( How Make Works

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 2.3 How `make' Processes a Makefile
 By default, `make' starts with the first target (not targets whose
 names start with `.').  This is called the "default goal".  ("Goals"
 are the targets that `make' strives ultimately to update.    You can
 override this behavior using the command line ( Arguments to
 Specify the Goals Goals.) or with the `.DEFAULT_GOAL' special variable
 ( Other Special Variables Special Variables.).  
    In the simple example of the previous section, the default goal is to
 update the executable program `edit'; therefore, we put that rule first.
    Thus, when you give the command:
 `make' reads the makefile in the current directory and begins by
 processing the first rule.  In the example, this rule is for relinking
 `edit'; but before `make' can fully process this rule, it must process
 the rules for the files that `edit' depends on, which in this case are
 the object files.  Each of these files is processed according to its
 own rule.  These rules say to update each `.o' file by compiling its
 source file.  The recompilation must be done if the source file, or any
 of the header files named as prerequisites, is more recent than the
 object file, or if the object file does not exist.
    The other rules are processed because their targets appear as
 prerequisites of the goal.  If some other rule is not depended on by the
 goal (or anything it depends on, etc.), that rule is not processed,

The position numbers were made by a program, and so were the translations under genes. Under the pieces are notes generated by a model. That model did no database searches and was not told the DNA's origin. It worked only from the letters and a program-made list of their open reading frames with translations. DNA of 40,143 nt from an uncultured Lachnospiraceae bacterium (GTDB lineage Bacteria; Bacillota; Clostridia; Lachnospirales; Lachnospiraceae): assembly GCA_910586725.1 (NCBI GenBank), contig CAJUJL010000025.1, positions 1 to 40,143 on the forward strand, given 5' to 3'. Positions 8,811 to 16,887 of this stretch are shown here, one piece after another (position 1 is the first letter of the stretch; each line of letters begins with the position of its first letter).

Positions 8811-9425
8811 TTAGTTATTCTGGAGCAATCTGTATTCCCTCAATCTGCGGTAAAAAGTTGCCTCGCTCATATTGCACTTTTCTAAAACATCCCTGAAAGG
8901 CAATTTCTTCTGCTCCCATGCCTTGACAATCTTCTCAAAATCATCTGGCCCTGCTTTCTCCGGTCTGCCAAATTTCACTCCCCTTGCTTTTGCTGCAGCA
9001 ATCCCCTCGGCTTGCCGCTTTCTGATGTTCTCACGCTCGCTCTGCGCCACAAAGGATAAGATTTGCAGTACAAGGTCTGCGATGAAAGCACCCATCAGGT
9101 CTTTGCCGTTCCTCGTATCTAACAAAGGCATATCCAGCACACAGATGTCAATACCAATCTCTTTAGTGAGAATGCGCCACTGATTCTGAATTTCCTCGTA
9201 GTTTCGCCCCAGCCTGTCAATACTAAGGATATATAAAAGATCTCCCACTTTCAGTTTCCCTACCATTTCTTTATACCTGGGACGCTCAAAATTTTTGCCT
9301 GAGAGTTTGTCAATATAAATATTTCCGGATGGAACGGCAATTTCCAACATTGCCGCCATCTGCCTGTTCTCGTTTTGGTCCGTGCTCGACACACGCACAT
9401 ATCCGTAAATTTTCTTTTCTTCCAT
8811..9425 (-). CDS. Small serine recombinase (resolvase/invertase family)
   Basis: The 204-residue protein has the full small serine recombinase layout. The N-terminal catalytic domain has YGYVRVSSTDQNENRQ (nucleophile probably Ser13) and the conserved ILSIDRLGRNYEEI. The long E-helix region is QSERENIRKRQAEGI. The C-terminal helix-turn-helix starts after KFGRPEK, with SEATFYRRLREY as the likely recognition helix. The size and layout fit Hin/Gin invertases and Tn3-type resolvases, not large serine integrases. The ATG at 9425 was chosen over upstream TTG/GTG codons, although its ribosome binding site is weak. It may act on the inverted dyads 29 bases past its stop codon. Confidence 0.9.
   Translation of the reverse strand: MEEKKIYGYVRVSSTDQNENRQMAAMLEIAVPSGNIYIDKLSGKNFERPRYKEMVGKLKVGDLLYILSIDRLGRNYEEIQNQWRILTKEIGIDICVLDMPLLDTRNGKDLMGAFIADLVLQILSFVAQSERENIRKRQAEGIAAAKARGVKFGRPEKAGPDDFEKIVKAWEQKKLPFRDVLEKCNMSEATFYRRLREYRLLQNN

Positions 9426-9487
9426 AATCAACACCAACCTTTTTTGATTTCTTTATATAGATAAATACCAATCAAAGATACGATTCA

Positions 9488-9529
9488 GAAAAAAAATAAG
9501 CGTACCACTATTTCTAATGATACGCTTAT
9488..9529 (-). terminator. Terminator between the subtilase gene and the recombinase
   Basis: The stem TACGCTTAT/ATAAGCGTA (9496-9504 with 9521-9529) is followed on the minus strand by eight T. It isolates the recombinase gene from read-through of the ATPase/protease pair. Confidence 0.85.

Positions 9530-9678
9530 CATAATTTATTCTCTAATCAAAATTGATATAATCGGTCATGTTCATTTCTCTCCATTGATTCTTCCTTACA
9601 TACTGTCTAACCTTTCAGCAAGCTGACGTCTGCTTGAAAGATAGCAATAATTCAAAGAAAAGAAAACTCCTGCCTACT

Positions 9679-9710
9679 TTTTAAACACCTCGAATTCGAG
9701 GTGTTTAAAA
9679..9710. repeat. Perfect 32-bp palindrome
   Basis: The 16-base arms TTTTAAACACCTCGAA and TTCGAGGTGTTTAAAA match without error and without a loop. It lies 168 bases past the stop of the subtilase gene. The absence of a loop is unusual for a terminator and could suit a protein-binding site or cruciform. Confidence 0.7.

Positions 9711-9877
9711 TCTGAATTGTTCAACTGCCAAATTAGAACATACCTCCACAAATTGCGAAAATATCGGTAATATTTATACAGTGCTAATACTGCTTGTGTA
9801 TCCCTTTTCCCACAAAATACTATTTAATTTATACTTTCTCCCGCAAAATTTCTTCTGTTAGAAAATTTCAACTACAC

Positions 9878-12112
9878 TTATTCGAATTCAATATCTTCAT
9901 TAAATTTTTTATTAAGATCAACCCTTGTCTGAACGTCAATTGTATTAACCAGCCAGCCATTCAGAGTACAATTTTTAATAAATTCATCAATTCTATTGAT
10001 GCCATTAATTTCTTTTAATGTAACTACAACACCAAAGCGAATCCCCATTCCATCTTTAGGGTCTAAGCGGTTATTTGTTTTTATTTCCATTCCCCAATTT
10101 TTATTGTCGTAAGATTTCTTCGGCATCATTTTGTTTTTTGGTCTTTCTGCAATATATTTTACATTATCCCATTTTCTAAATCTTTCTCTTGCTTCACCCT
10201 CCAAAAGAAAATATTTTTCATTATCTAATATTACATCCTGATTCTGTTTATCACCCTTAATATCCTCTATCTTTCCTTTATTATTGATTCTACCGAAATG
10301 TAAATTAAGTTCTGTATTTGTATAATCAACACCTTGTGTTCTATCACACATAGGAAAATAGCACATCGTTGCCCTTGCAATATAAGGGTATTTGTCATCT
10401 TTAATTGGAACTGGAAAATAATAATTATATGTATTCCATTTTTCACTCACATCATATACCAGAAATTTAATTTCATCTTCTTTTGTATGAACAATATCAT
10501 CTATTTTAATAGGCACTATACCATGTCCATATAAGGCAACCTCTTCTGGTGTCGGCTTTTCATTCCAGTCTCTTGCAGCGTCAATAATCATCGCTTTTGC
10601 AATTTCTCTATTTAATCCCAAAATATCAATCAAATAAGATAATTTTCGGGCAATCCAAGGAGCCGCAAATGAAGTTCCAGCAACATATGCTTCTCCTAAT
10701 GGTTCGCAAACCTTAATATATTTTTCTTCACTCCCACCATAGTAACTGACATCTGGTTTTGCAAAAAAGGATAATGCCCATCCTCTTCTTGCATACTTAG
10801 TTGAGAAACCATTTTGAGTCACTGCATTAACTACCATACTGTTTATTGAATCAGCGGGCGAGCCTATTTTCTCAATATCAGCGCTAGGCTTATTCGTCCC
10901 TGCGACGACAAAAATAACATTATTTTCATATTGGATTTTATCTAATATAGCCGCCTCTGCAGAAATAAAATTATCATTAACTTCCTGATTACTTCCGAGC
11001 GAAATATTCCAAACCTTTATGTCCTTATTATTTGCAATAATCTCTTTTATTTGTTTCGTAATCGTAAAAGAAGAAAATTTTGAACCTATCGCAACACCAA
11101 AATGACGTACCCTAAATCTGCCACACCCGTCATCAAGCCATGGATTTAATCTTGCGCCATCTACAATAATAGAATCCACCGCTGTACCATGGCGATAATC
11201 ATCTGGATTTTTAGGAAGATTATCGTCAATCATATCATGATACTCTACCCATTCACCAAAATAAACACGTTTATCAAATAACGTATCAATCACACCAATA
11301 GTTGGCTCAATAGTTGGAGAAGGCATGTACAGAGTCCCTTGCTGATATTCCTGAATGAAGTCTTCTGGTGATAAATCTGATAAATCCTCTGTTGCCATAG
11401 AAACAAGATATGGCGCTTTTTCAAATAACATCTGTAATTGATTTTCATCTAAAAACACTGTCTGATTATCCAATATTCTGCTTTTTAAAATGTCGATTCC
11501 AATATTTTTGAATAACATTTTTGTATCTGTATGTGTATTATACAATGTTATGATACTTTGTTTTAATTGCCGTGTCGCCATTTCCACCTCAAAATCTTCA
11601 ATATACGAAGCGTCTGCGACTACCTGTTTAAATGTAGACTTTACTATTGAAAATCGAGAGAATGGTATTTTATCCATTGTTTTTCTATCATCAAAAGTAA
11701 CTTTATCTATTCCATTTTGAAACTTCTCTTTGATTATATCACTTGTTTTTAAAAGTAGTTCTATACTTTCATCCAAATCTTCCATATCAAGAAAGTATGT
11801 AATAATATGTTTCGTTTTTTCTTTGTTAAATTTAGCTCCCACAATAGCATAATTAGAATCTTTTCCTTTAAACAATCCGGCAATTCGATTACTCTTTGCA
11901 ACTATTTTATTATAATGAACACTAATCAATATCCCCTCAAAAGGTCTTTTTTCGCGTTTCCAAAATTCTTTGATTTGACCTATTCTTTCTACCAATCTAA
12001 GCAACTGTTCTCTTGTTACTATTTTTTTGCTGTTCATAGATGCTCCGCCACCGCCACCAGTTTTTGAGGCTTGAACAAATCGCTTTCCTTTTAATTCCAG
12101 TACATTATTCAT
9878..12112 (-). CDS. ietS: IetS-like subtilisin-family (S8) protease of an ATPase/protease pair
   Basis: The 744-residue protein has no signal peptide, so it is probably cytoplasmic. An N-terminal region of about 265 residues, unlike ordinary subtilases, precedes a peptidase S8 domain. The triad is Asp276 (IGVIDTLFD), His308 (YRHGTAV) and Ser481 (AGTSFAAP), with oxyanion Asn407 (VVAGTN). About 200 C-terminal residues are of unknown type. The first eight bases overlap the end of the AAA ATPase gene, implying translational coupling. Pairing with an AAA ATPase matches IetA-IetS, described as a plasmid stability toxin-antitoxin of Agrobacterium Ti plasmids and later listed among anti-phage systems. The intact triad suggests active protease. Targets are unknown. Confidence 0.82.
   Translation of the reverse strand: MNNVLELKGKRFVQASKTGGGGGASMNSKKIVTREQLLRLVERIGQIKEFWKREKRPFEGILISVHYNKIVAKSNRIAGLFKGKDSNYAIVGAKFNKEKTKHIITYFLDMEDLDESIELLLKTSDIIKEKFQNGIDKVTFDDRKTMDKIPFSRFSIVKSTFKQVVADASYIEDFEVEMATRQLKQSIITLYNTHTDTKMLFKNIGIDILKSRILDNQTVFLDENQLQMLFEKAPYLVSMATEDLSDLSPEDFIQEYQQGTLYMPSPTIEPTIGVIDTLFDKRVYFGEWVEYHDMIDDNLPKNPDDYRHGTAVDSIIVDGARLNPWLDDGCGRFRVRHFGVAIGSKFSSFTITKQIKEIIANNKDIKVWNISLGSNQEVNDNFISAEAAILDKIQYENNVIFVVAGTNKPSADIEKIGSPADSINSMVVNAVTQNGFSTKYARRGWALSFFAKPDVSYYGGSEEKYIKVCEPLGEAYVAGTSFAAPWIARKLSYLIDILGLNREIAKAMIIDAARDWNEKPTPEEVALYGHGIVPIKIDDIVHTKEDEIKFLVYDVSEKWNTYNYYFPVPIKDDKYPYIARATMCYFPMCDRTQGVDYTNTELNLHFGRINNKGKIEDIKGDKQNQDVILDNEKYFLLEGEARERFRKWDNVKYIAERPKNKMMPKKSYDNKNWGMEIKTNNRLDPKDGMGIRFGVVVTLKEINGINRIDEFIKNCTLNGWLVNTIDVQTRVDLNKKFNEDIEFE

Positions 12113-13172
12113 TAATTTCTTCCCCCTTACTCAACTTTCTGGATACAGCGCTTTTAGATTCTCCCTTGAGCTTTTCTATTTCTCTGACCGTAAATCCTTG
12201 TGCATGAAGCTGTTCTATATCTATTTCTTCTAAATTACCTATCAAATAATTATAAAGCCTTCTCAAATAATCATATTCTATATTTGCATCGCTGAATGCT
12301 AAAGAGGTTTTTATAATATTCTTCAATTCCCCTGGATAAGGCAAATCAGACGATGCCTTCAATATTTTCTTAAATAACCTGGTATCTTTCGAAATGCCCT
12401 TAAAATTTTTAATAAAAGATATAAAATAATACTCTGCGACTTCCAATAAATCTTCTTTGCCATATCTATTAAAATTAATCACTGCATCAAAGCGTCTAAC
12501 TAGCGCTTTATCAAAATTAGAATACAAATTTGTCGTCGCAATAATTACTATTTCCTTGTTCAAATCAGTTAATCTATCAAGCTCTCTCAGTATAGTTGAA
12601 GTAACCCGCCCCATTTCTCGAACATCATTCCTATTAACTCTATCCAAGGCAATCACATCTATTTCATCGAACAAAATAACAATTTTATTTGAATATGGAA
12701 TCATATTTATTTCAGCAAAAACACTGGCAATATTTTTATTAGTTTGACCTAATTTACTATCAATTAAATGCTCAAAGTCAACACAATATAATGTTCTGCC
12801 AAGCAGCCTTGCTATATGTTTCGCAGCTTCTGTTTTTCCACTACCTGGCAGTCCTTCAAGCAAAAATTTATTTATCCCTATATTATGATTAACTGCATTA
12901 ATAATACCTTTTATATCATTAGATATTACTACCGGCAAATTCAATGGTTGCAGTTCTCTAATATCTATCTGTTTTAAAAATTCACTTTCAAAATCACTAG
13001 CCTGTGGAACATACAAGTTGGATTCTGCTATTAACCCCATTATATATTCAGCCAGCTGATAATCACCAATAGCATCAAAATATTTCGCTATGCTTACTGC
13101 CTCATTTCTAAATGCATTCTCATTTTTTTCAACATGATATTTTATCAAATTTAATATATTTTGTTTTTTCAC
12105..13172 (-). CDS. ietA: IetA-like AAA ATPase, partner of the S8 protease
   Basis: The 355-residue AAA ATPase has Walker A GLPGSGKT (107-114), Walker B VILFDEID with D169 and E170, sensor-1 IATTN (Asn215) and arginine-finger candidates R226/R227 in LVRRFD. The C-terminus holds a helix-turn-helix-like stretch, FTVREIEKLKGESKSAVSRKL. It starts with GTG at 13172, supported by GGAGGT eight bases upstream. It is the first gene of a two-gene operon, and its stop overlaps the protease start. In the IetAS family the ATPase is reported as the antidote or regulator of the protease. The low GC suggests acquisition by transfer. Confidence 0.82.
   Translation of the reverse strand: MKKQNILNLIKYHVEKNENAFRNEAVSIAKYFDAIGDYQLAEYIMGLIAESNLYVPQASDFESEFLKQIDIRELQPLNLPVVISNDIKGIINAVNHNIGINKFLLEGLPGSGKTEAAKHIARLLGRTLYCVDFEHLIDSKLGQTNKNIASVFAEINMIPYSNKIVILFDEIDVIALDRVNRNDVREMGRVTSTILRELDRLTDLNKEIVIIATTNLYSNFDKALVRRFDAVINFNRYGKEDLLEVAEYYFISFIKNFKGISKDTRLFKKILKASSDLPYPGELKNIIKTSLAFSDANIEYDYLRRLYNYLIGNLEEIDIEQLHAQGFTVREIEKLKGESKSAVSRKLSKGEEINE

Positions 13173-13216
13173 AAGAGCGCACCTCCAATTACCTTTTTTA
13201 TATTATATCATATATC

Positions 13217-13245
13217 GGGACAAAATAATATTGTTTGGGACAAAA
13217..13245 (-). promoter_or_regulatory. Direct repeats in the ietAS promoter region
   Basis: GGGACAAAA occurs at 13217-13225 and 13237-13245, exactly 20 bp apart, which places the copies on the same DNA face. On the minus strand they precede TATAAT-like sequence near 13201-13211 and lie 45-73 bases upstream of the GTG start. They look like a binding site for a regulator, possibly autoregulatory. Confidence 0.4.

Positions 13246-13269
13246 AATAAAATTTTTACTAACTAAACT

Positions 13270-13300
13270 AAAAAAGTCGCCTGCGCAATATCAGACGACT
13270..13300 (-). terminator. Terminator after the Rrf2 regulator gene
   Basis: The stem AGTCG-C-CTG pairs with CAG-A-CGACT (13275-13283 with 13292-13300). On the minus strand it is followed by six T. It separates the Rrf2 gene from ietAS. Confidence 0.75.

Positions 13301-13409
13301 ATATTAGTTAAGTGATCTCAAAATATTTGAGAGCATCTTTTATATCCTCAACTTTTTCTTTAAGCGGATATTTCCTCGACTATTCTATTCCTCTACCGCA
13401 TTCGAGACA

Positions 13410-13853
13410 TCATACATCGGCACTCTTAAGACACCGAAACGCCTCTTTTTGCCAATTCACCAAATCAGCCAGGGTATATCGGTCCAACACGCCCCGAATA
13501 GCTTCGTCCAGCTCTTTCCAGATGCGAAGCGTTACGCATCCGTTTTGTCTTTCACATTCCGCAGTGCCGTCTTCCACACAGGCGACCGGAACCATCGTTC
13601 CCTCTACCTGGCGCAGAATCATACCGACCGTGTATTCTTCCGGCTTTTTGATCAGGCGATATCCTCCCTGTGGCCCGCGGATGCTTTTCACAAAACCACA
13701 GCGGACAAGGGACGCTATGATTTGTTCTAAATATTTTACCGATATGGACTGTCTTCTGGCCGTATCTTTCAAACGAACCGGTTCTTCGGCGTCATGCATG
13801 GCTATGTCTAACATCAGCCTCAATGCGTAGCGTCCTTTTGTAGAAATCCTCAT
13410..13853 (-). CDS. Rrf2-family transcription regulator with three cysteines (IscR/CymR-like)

unless you tell `make' to do so (with a command such as `make clean').
    Before recompiling an object file, `make' considers updating its
 prerequisites, the source file and header files.  This makefile does not
 specify anything to be done for them--the `.c' and `.h' files are not
 the targets of any rules--so `make' does nothing for these files.  But
 `make' would update automatically generated C programs, such as those
 made by Bison or Yacc, by their own rules at this time.
    After recompiling whichever object files need it, `make' decides
 whether to relink `edit'.  This must be done if the file `edit' does
 not exist, or if any of the object files are newer than it.  If an
 object file was just recompiled, it is now newer than `edit', so `edit'
 is relinked.  
    Thus, if we change the file `insert.c' and run `make', `make' will
 compile that file to update `insert.o', and then link `edit'.  If we
 change the file `command.h' and run `make', `make' will recompile the
 object files `kbd.o', `command.o' and `files.o' and then link the file
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